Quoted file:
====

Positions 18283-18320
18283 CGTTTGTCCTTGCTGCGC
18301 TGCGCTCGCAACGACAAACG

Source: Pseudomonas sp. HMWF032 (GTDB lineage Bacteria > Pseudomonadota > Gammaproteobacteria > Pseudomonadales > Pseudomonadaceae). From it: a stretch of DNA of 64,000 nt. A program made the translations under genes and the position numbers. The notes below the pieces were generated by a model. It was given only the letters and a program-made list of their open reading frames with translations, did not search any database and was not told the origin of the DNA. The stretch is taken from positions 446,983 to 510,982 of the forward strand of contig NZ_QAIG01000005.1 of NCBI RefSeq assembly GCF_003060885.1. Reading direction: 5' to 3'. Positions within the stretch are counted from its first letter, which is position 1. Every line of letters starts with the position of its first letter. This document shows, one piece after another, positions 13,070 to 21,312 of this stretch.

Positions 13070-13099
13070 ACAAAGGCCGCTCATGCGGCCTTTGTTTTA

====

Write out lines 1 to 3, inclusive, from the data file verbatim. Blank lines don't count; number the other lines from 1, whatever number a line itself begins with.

Positions 18283-18320
18283 CGTTTGTCCTTGCTGCGC
18301 TGCGCTCGCAACGACAAACG